A growing number of US colleges and universities are dropping the SAT score requirement for domestic and international students as plans for at-home tests are scrapped.
A statement by the University of Illinois reads, “With the coronavirus pandemic making it harder to take standardised tests, the University of Illinois may drop its admissions requirement of an ACT or SAT score for the fall semester of 2021.”
The “one-time waiver” could happen after the academic senate considers it.
The SAT is usually taken with a sharpened no.2 pencil and paper in a highly secure test centre, on dates meticulously planned and watched by proctors. With the coronavirus outbreak, mandating social distancing, this became close to impossible.
College Board — the organisation that oversees the standardised test used for college admissions —later announced it was ready to offer a digital version of the SAT. This was later scrapped due to technological reasons.
It acknowledged that lower-income students are already at a disadvantage when it comes to standardised tests and said, “Taking it would require three hours of uninterrupted, video-quality internet for each student, which can’t be guaranteed for all.”
The move by the University of Illinois follows many Ivy League institutions that have announced they are going test-optional this year.
Harvard’s website states, “We understand that the COVID-19 pandemic has created insurmountable challenges in scheduling tests for all students, particularly those from modest economic backgrounds, and we believe this temporary change addresses these challenges.”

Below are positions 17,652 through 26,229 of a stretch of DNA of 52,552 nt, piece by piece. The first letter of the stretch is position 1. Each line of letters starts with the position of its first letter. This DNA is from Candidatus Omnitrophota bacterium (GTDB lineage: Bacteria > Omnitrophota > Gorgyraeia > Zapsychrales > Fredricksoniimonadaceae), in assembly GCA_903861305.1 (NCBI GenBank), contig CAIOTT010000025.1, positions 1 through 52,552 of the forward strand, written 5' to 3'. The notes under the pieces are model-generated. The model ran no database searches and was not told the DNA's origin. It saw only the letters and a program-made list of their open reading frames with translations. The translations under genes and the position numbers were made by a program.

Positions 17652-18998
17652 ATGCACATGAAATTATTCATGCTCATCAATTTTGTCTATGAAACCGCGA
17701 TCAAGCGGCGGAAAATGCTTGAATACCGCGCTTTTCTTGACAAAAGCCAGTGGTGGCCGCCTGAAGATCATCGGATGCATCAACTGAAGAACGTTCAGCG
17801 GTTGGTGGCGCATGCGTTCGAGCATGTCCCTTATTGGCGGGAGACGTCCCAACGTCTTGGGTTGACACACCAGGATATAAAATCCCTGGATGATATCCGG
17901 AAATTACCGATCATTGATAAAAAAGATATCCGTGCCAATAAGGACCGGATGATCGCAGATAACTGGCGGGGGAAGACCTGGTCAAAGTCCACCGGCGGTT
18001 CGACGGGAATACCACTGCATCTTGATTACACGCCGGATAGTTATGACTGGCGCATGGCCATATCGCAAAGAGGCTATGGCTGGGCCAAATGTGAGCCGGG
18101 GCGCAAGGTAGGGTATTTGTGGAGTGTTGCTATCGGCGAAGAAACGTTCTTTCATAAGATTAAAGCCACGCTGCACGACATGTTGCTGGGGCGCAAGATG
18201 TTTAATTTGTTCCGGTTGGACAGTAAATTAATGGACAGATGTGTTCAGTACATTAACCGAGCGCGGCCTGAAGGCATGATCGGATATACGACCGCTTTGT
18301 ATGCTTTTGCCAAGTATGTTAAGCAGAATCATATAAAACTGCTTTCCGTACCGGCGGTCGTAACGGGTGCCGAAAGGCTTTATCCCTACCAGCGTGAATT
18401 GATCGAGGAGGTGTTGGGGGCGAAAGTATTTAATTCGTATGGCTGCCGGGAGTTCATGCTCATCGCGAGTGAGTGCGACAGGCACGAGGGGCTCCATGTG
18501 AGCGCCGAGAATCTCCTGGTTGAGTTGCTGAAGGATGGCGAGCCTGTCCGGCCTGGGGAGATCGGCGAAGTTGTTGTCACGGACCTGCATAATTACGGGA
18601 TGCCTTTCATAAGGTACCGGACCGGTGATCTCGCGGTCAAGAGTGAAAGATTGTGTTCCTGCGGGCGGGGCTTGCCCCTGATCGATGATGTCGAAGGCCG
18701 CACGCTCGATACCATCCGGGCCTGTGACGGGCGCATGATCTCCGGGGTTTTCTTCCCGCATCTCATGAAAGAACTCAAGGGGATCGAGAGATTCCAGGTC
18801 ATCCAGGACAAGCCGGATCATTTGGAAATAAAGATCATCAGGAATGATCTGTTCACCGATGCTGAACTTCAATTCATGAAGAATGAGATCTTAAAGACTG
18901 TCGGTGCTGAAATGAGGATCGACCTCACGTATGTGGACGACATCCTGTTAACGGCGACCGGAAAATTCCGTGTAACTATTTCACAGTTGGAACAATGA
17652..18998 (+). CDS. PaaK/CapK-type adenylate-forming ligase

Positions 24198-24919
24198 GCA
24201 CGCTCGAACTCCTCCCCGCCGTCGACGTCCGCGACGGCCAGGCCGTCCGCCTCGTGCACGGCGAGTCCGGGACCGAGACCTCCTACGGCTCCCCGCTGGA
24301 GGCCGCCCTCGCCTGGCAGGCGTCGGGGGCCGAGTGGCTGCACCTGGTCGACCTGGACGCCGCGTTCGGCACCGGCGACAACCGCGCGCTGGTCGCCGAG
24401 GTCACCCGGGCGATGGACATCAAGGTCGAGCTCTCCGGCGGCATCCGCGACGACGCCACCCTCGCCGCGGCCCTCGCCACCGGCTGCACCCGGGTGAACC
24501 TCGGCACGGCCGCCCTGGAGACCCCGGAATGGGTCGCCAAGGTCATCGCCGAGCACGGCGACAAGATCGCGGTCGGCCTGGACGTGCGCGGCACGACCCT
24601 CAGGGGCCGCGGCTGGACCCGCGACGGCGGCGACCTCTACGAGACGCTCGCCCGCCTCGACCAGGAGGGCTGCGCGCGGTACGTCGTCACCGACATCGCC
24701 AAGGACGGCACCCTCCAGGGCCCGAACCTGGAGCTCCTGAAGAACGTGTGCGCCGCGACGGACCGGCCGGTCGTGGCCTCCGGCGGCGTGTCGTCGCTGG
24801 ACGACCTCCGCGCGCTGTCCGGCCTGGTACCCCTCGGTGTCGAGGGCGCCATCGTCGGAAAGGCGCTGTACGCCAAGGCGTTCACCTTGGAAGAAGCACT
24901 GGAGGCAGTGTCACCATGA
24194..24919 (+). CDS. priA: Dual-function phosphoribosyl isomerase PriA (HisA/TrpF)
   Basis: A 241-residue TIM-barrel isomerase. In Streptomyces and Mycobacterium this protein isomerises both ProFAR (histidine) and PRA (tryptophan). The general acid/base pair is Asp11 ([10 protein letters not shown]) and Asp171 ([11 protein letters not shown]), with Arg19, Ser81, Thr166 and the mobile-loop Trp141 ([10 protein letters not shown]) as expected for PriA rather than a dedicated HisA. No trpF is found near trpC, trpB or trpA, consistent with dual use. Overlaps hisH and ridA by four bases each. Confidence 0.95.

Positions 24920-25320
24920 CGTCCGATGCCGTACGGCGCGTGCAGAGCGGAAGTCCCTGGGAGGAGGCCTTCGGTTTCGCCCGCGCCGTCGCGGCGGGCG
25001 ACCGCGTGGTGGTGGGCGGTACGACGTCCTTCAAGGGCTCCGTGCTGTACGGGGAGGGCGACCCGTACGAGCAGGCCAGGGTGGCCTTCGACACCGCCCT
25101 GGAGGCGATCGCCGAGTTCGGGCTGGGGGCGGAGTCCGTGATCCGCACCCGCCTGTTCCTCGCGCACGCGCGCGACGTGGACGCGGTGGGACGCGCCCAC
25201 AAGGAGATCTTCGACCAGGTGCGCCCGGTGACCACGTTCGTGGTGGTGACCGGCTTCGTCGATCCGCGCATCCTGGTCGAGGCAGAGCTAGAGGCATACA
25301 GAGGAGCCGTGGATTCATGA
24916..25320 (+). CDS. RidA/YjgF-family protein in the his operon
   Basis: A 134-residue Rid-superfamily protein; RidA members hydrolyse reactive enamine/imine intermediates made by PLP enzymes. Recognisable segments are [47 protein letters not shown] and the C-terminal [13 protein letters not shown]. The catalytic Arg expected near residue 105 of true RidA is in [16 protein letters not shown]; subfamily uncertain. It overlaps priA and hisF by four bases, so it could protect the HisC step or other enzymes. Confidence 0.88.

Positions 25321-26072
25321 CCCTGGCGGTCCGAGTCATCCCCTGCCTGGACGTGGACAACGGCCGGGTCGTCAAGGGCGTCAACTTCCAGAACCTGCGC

The decision comes as students have faced difficulties in registering for and taking the SAT and ACT tests because of the coronavirus pandemic. https://t.co/BFMvZCQrtt
— The News & Observer (@newsobserver) June 18, 2020
A list compiled by nonprofit group National Center for Fair and Open Testing (FairTest) shows more than 1,250 accredited four-year colleges and universities that are “test-optional,” “test flexible” or otherwise de-emphasise the use of standardized tests. The University of California system — the most comprehensive and advanced postsecondary educational system in the world — is part of this list.
The pandemic accelerated this movement, with more colleges and universities announcing that testing requirements will be suspended for 2020/21.
The Washington Post reported that some universities have said that they will not be requiring tests for a few years to carry out an experiment on whether the admissions process can do without the test.
What does this mean for international applicants?
For international students planning to study in the US from next year onwards, submitting SAT scores would likely not be a mandatory application requirement.
Your application, however, may need other supporting documents to prove your academic standing such as your national exam scores.
You may also be required to take a foundation programme such as the American Degree Transfer Programme (ADTP) or IB (International Baccalaureate), depending on which country you’re from.
For those who have already taken the SAT test prior to the pandemic, don’t worry as you can still submit your scores to be evaluated as part of your application.
Be sure to pay close attention to other aspects of your application such as your TOEFL scores, application essay, and supporting documents to boost your chances of getting into your US university of choice.